Movie Review Sentiment Analysis

Eric D. Manley and Timothy M. Urness
Drake University,


Summary Students use Rotten Tomatoes movie review data to predict the sentiment of new text.
Topics CS 1 Version: File I/O, early control structures, and accumulators/counters for the minimal version (optionally, it can include methods, arrays, lists, dictionaries, and/or min/max algorithms)
CS 2 Version: Hash Tables, custom classes, string manipulation
Audience CS1/CS2
Difficulty CS 1 Version: Easy.
CS 2 Version: Intermediate.
  • Real data
  • Simple algorithm achieves compelling results
  • No special external libraries or software
  • Introduce data science early in the curriculum
  • Very extensible
  • The naive sentiment analysis algorithm works well-enough, though it has limitations. Off the shelf, its false positive rate isn't great, but this can be fixed by simply adjusting the cutoff for which scores count as negative and which count as positive (by default, we use a cutoff of 2 since this is the score of a neutral review).
  • Requires some string tokenizing for scoring more than a single word at a time. For the CS 1 version, we didn't want to get into at this point in the semester, so we had them score phrases by averaging scores from a file with one word per line. This obviously isn't quite as rewarding as a program that can score text in live dialogue with a user. In the CS 2 version, we used some hacky tokenization, though this could be extended to use better available libraries.
  • CS 1 Version: in order to avoid using more advanced data structures, student programs will have to read through the same file many times in a given run which is inefficient (but still not too bad). It can be improved by storing the data in an array, list, or dictionary.
Dependencies None
  • Two versions of the assignments are given targeting different levels and concepts.
  • Each assignment contains several optional parts depending on which programming concepts need to be emphasized.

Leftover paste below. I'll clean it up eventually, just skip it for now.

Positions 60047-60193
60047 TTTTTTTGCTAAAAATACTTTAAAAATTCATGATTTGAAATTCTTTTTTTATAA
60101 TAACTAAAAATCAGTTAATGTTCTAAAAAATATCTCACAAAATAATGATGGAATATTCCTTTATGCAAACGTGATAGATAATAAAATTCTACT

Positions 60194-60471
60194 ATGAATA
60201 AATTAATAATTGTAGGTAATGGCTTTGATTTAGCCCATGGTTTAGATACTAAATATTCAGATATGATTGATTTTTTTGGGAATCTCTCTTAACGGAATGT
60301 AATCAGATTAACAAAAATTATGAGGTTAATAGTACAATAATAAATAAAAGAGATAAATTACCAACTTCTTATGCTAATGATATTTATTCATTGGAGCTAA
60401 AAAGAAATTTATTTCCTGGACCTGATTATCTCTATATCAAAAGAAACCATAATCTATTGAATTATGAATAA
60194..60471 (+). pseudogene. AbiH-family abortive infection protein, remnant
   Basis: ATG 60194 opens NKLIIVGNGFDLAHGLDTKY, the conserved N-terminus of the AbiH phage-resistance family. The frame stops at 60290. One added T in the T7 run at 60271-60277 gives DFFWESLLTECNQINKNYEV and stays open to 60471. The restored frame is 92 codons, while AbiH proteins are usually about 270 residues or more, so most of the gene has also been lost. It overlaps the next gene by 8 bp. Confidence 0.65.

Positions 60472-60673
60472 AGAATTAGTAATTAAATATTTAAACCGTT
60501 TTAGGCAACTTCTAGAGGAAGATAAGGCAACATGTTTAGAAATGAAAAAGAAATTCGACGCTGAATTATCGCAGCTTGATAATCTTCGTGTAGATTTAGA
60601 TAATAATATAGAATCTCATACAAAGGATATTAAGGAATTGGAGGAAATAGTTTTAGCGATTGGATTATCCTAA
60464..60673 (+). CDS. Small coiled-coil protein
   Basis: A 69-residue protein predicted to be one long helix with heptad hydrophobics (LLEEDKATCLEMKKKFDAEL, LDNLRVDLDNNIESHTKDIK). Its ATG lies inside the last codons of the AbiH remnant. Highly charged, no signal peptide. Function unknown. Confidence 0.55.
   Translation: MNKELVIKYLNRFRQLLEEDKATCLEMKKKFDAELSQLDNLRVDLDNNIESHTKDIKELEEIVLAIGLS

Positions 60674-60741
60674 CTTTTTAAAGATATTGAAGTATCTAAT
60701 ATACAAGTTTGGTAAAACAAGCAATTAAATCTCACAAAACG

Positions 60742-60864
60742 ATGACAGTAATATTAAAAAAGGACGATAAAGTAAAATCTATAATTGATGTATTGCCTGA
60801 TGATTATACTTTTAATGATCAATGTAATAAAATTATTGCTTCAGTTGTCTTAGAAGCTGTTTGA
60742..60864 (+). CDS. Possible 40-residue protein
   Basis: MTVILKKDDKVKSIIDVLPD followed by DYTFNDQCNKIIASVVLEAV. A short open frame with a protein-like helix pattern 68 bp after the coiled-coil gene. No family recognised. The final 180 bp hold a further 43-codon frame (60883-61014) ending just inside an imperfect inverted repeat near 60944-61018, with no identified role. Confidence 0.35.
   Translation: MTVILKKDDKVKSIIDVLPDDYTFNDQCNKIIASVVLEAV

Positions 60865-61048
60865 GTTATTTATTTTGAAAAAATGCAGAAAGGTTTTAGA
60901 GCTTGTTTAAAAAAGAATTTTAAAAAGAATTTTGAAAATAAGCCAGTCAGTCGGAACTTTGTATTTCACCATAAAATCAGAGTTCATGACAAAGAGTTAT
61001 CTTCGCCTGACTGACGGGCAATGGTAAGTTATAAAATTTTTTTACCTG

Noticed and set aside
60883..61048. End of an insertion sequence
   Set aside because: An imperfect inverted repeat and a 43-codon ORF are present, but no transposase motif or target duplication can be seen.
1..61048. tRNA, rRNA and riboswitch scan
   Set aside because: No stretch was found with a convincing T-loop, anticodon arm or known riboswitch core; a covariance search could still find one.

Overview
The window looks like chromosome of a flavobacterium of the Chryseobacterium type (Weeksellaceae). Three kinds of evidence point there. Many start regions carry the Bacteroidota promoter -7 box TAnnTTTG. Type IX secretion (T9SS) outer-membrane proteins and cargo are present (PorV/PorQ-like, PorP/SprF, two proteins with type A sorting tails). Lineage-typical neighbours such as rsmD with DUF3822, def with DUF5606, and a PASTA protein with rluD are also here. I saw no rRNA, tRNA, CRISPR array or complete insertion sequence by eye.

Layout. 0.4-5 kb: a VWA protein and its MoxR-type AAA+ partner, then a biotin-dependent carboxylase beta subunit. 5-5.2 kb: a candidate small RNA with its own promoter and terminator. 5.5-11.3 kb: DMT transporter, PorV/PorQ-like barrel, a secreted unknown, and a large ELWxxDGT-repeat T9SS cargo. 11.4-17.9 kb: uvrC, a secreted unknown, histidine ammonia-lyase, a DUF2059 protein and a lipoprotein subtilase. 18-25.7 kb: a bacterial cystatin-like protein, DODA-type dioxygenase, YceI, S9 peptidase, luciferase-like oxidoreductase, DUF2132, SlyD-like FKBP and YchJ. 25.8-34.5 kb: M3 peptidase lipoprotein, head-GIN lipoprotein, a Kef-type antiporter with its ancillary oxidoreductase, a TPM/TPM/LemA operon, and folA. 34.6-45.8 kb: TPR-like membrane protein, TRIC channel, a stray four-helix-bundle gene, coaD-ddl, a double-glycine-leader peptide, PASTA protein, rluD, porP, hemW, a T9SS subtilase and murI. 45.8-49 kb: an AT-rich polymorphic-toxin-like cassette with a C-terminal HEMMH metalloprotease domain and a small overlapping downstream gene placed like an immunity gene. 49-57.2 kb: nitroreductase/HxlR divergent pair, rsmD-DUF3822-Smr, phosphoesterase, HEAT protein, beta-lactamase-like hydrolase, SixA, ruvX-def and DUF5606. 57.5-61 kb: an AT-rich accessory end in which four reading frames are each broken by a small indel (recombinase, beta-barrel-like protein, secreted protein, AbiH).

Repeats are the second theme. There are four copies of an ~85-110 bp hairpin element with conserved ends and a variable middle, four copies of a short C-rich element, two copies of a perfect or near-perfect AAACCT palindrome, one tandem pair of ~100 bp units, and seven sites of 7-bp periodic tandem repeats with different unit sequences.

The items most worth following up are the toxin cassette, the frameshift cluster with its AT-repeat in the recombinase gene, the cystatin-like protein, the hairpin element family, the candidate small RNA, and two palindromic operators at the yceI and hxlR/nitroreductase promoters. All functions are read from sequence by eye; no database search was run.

• We have used it in Java, Python, and C++ classes at different points in the semester depending on whether or not we wanted to store the data in some kind of data structure.
  • Challenge students to improve on the naive algorithm, test their results using separate validation data, and compete for best results on an unlabeled test set
  • Improve results with simple ideas: make it case insensitive, remove stop words (common words that don't carry much meaning), etc.
  • Visualize words and phrases based on sentiment


This assignment uses movie reviews from the Rotten Tomatoes database to do some simple sentiment analysis. Students will write programs that use the review text and a manually labeled review score to automatically learn how negative or positive the connotations of a particular word are. This can then be used to predict the sentiment of new text with reasonably good results. For example, student programs will be able to read text like this:

The film was a breath of fresh air.
and predict that it is a positive review while predicting negative sentiment for text like this:
It made me want to poke out my eyeballs.
The data (with some pre-processing from us) is from a Sentiment Analysis project at Stanford (which used a much more sophisticated algorithm) and has been used for a Kaggle machine learning competition.

We have provided two examples of projects based on this idea that we have used in a CS 1 course and a CS 2 course, though there are many extensions that could be made for these or other higher-level courses.